Jeremiah Murphy, Sixth Wisconsin Volunteers; Charles Harris, Seventh Wisconsin Volunteers; Elbridge E. Packard, Second Wisconsin Volunteers.
J. ALBERT MONROE,
Captain, Commanding Artillery, First Div., First Army Corps.
No. 13. Report of Lieutenant James Stewart, Battery B, Fourth U. S. Artillery, of the battle of Antietam.
CAMP NEAR SHARPSBURG, MD.,
September 24, 1862.
SIR: I have the honor to submit the following report of the operations of Light Company B, Fourth U. S. Artillery, during the engagement of the 17th instant:
I was ordered by General Gibbon to bring my section forward and place it in position, about 75 yards distant from and to the left of the turnpike, for the purpose of shelling the woods, distant from 800 to 900 yards, directly in my front.
After shelling for some time, General Gibbon ordered the section to be still farther advanced to a position in front of some straw-stacks, about 30 yards to the right of the turnpike. As soon as I came into battery in this position, I observed large bodies of the enemy from 400 to 500 yards distant, and ordered their guns to be loaded with spherical case, 1 1/2 and 1 1/2 seconds, because the ground was undulating, and not suitable for canister. After firing two or three rounds from each gun, the enemy partially broke, ran across a hollow in front of the section, crossed to the left of the turnpike, entered a corn-field, and, under cover of the fences and corn, crept close to our guns, picking off our cannoneers so rapidly that in less than ten minutes there were 14 men killed and wounded in the section.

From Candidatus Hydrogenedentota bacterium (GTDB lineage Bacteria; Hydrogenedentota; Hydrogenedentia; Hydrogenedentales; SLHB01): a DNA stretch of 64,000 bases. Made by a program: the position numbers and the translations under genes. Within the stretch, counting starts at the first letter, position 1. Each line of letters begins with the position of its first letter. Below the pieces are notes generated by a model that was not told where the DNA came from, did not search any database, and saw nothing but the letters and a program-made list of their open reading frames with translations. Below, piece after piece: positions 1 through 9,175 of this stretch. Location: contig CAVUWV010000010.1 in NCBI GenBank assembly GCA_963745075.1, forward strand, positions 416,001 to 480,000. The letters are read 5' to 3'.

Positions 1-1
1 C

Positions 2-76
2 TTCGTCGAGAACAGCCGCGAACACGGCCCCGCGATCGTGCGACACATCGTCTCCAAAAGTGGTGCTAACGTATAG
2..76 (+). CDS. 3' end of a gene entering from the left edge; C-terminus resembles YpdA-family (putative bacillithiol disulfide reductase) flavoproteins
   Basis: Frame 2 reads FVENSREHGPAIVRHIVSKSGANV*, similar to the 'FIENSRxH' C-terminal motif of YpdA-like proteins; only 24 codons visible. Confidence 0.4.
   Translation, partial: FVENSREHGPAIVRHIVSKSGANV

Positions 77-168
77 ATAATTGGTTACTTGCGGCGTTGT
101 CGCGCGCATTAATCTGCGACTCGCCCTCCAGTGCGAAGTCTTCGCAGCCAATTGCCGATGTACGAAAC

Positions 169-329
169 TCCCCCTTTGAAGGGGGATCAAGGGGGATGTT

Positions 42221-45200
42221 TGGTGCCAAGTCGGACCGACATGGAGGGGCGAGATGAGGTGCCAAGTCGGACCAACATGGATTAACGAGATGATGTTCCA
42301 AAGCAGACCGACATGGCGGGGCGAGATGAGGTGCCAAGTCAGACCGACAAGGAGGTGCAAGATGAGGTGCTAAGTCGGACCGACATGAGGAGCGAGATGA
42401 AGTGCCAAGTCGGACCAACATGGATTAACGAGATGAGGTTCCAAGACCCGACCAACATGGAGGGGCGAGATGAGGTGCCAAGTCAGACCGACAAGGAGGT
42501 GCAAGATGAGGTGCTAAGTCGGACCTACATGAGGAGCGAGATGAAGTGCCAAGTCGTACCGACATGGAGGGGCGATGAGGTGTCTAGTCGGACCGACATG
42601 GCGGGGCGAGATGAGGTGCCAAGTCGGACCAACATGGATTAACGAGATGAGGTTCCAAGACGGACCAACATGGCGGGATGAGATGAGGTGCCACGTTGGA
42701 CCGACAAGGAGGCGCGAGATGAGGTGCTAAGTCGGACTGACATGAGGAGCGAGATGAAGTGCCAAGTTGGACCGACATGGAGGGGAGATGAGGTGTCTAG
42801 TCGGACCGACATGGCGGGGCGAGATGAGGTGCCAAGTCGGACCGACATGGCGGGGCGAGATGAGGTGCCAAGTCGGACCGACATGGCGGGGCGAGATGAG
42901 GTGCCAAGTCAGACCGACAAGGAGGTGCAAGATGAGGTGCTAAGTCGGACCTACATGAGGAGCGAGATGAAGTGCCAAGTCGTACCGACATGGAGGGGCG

About this time Captain Campbell, commanding the battery, brought the other four guns into battery on the left of my section, and commenced firing canister at the enemy in the corn-field, on the left of the turnpike. On less than twenty minutes Captain Campbell was severely wounded in the shoulder, his horse shot in several places, and the command of the battery devolved upon me.
General Gibbon was in the battery, and, seeing the advantage which the enemy had, ordered one of the guns which was placed on the turnpike to be used against the enemy's infantry in the corn-field, General Gibbon acting both as cannoneer and gunner at this piece. The fire was continued by the entire battery for about ten minutes longer in this position, the enemy part of the time being but 15 or 20 yards distant. The loss of the entire company whilst in this position was 1 captain wounded, 3 sergeants, 4 corporals, 32 privates killed and wounded, and 26 horses killed and 7 wounded. While in this position the battery was supported by General Gibbon's brigade and a part of the Twentieth New York Volunteers.
General Gibbon ordered me to limber to the rear and place the battery in battery in the same position me section first occupied in the morning. Here I found Captain Ransom's battery, of the Fifth Artillery, in position,